Republicans salivate at chance to take on Salazar’s replacement in Senate

Republicans are lining up for the chance to mount a challenge in 2010 to whichever Democrat wins appointment to a Senate vacancy created by Sen. Ken Salazar’s upcoming resignation to be secretary of the Interior. Two prominent statewide officeholders — Attorney General John Suthers and U.S. Attorney Tom Eid — came close to throwing their hats in the ring just hours after President-elect Barack Obama announced Salazar would, indeed, be a Cabinet nominee, The Denver Post is reporting. Add their names to a roster of the usual suspects, and the state GOP could have a rousing primary on its hands for a race thought only recently to be a steep, uphill climb.

“I’m one of the few people who has actually won a statewide race,” the term-limited Suthers told the Post. “I’ve done well throughout my career in attracting unaffiliated voters. That’s the ball game.”

Eid — whose federal law enforcement post turns over to the Democrats after Obama is sworn in — threw down a gauntlet of sorts against an unnamed “small group of wealthy people in the state [who] have been running politics for too long and backing candidates that support their own interests,” the Post reports.

“We just have a few people who basically have an unlimited amount of soft money and pick their candidates for the whole state,” Eid said. “We need an open system that is transparent and we need to know where the money is going. It’s not a Republican versus Democrat issue and I just think it is wrong.”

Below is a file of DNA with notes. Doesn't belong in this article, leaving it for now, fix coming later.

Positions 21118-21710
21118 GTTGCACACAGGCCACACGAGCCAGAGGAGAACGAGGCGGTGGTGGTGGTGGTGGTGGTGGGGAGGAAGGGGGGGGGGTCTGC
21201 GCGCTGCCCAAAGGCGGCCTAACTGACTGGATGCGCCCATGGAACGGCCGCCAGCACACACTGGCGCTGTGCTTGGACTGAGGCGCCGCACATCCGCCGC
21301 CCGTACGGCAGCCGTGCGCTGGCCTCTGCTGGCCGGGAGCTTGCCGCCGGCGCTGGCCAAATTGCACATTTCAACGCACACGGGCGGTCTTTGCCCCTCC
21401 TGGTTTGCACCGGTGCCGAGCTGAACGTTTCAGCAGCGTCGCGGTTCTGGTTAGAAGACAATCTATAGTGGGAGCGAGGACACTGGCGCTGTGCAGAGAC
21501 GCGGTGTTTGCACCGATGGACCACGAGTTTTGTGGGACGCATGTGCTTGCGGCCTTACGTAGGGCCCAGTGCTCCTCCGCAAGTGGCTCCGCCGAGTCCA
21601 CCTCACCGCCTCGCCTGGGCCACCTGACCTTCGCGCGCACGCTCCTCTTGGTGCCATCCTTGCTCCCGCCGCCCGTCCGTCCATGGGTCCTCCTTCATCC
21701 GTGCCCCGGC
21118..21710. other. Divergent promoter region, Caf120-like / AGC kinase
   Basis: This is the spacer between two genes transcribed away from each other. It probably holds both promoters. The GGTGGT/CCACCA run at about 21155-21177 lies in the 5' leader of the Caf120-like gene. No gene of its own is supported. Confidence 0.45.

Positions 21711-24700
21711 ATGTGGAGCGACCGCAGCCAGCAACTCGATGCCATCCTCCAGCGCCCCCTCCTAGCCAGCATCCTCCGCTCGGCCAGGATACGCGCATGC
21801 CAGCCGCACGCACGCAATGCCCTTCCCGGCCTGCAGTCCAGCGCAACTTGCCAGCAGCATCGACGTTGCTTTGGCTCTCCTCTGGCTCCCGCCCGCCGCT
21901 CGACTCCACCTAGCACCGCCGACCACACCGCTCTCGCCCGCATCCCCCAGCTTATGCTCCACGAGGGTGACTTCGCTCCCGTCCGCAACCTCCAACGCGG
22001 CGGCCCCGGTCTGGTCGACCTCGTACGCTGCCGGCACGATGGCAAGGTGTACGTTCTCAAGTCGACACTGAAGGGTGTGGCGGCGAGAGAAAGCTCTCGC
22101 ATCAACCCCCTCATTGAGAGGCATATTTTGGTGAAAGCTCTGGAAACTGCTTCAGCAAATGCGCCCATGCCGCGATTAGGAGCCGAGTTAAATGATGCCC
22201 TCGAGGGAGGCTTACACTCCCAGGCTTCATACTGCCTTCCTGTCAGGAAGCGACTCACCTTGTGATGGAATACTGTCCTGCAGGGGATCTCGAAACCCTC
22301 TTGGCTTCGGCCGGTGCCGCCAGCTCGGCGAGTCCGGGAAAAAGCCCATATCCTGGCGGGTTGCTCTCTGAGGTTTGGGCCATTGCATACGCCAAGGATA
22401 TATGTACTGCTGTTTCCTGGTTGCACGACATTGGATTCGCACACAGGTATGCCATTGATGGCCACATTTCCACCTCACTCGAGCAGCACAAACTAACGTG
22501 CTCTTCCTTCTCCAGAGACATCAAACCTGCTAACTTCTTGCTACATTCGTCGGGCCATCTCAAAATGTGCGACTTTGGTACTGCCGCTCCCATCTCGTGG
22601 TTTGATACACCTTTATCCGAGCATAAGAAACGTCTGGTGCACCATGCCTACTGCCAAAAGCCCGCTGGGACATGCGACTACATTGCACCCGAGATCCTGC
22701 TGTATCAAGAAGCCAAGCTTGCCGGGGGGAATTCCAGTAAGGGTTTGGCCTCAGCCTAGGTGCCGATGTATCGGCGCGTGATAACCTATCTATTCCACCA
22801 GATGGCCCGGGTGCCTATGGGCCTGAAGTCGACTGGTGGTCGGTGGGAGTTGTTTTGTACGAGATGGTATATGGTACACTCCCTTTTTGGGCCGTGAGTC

Eid, who worked as former Republican Gov. Bill Owens’ legal counsel and whose wife, Allison, sits on the Colorado Supreme Court, stopped short of expressing the same “strong interest” evinced by Suthers, but said he’s “going to be looking here at how things shake out” and isn’t keeping his political ambitions a secret from potential employers.

Across the Divide, former Republican 3rd District Rep. Scott McInnis was “mum” about his intentions when The Glenwood Springs Post-Independent asked, but left the door open. “Who knows how the chairs fall,” he said about the Salazar vacancy. “It has got big ripple effects, and how that plays out really kind of determines what the future looks like.”

McInnis made some ripples of his own when he told the Colorado Independent he “would have beat” Rep. Mark Udall in the 2008 Senate race — a contest he toyed with entering but ultimately ceded to eventual Republican nominee Bob Schaffer, who lost to Udall in a blowout.

Hometown favorite Senate Minority Leader Josh Penry captures the fancy of Grand Junction readers — at least the ones who have cast ballots in Mike Saccone’s Political Notebook poll — garnering 41 percent of the vote, well ahead of McInnis and Owens, who each win 25 percent preference. (Granted, that’s after only a dozen votes by early afternoon Wednesday.)

Saccone also lists as possibilities former U.S. Rep. Bob Beauprez, who lost big to Ritter in a gubernatorial run; U.S. Rep. Mike Coffman, who gave up the secretary of state office to win a seat in Congress; Eid; former state Sen. Mark Hillman, who lost a statewide race for treasurer in 2006; former University of Denver President Marc Holtzman, who came up short against Beauprez for the chance to lose to Ritter in 2006; Bentley Rayburn, who lost a three-way primary attempting to unseat U.S. Rep. Doug Lamborn; Schaffer, who lost a primary to run against Salazar in 2004, in addition to falling to Udall last month; Suthers; and retiring U.S. Rep. Tom Tancredo, who has expressed an interest in taking on Ritter in 2010.

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Ernest Luning

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